MUNICH -- Hundreds of German Tesla Model S drivers have been ordered to pay back a 4,000-euro ($4,650) electric-vehicle subsidy after a government agency deemed their luxury cars too expensive to qualify for the program.
About 800 drivers who bought their cars before March 6 and have received the so-called "environmental bonus" will have to return it, Germany's Federal Office for Economic Affairs and Export Control said Tuesday in a statement.
The program was designed to boost sales of plug-in hybrid and battery vehicles. Another 250 Tesla owners that bought the Model S won't receive the payment, the office said.
Tesla will appeal the decision and will cover the cost of the bonus until the situation is resolved, the U.S. automaker said on Wednesday in an emailed statement.
"As our website demonstrates, anyone in Germany has always been able to order a base version Model S that was below the required price level, and we have delivered such cars to customers," according to the statement.
Germany subsidizes electric vehicles that cost no more than 60,000 euros. The office scratched the Model S from its list of cars that can qualify in November, after learning Tesla's basic Model S wasn't available in Germany. A Model S 75D, the lowest-priced option, is currently listed for 72,000 euros on Tesla's website.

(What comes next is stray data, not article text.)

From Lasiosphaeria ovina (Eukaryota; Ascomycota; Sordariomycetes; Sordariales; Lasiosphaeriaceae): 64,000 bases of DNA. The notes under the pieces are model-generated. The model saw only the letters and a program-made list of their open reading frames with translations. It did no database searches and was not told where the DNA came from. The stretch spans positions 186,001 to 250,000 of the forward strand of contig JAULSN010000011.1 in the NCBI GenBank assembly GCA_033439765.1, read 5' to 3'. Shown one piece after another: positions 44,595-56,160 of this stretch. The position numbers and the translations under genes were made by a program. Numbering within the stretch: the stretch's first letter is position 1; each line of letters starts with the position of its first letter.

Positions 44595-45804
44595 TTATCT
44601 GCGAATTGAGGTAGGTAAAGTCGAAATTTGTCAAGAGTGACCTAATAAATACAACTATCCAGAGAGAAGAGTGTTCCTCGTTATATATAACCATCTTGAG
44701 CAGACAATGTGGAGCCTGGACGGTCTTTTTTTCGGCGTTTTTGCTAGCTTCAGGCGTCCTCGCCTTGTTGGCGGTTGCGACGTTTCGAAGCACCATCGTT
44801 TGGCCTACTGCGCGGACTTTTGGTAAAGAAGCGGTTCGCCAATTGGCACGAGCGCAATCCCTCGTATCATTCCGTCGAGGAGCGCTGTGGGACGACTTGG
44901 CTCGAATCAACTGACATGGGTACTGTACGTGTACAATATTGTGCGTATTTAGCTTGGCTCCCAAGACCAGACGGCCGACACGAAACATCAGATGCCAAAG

"Talks with Tesla unfortunately did not lead to a solution," according to the government office's statement, which added that the goal had been to avoid hurting customers.
Sales of electrified vehicles in Germany surged 64 percent during the first half of the year, leading the European Union's top five markets. Meanwhile, sales of Model S and X have slumped by about a third since the start of 2018, according to the Federal Transport Authority.
German customers who bought their Model S after March 6 will qualify for the subsidy, the office said, after Tesla proved customers could order and take delivery of a basic car costing a maximum of 60,000 euros.